29 March 2015

SoCamJam Red Bread

Recently, I discovered a compelling urge to bake bread after wanting to make a sour-dough pizza.   The embarked upon 5-day creation of sour-dough starter for pizza has now sublimated other desires.  

Starting with a wet "sour-dough" starter or levain at 100% hydration (50 grams water for every 50 grams of flour, usually only white) my initial three variations included a 65% hydration Greek version which takes 24 days to come to maturity.   Guess I was hook, line and sinkered by then!  

I now prefer an 80% hydration levain with 1 gram of whole wheat flour for every 4 grams of white flour to 4 grams of water, refreshed every 24 hours but always used after 6 - 8 hours of refreshment.   I can make good sour-dough pizza with this levain and have ended up baking and baking bread.

Spreadsheets account for any changes and variables in temperature, time, flour, water, yeast and salt, as I test and refine new breads to bake.

Early on I decided to give away at least 1/2 of what I produce for free.   I now have some happy neighbours and friends getting whole loaves as I want the entire journey to be understood.

Ask for advice about how to get started and I can but direct you to Ken Forkish's "Flour, Salt, Water, Yeast" which sets out easy to follow guides.   The rest is up to you and the mad scientist inside.  Bread making is a bit of art and a lot of science as well.  My maths has improved by each rise.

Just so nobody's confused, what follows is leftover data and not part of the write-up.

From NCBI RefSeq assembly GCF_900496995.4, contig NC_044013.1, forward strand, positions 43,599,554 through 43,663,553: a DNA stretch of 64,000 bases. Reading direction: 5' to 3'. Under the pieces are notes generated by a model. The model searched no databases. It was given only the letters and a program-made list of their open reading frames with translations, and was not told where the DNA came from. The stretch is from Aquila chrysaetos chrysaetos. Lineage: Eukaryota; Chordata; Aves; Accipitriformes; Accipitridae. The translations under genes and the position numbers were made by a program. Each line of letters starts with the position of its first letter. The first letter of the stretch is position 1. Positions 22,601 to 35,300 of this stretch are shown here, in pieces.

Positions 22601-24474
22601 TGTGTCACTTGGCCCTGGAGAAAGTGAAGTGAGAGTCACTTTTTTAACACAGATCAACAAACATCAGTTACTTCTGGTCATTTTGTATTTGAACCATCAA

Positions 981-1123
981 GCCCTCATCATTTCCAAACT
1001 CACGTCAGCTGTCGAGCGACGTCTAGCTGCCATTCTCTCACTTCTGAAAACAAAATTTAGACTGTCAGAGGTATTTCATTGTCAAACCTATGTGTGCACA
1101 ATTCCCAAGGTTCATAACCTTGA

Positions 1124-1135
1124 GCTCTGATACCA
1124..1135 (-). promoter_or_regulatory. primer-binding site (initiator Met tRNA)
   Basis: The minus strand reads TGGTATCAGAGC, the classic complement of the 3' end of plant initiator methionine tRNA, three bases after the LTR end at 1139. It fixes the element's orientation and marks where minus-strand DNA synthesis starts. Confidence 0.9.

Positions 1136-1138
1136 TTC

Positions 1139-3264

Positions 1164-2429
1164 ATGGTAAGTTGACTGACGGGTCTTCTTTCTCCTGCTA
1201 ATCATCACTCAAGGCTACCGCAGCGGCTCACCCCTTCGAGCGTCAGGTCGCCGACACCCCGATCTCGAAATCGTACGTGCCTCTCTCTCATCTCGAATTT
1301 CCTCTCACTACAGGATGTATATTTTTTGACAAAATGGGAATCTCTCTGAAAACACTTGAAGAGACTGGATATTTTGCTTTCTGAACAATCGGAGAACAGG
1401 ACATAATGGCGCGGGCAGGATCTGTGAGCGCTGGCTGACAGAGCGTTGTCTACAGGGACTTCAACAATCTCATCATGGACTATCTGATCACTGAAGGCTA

This red bread is an assisted levain.   It uses red malt, white, whole wheat, and light rye flours to produce 2 loaves, proofed in covered wicker baskets using a 30 minute autolyse, 4 stretch and folds followed by final retarded proof in baskets to produce a wonderful bread I prefer not to grignette at all.  Assisted as in addition to levain it uses 2 grams of quick yeast.  The project I am currently with is for a perfect overnight pure levain country blond.

Below are images of early bakes.  Unfortunately, the final version looked so good it got eaten before any thought of taking a picture!   The Maillard reaction produces a caramel dark moreish crust.  Bake it until the colour is brown-violet for the best of all tastes.  Don't cut this one at all.

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